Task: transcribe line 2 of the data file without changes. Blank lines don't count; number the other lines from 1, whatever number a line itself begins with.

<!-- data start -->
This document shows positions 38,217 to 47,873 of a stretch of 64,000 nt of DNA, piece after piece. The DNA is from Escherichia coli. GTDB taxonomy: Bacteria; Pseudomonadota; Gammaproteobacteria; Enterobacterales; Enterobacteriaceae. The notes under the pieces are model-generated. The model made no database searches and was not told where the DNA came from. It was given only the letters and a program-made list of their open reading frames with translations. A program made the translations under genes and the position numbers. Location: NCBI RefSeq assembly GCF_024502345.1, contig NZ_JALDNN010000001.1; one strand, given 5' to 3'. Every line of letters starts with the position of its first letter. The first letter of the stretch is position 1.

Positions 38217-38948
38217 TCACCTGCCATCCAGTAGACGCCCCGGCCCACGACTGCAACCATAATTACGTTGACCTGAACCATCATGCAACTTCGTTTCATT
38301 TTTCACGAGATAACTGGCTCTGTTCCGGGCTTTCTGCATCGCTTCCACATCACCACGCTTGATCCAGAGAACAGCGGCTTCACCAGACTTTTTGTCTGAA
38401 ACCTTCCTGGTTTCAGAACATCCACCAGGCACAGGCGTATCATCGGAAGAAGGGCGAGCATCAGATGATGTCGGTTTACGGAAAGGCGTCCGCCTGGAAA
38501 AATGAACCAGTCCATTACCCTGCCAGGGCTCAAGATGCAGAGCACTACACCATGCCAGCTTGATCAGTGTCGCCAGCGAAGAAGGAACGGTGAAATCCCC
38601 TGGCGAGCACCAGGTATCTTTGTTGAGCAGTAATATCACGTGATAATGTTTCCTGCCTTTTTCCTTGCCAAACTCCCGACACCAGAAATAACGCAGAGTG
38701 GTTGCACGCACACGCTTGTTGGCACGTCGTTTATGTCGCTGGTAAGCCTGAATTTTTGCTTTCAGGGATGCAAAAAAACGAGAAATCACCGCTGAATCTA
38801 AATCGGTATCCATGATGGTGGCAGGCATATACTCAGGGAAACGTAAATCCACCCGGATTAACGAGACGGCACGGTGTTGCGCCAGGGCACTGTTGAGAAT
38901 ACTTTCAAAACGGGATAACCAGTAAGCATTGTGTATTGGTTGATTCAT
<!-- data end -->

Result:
Positions 38217-38948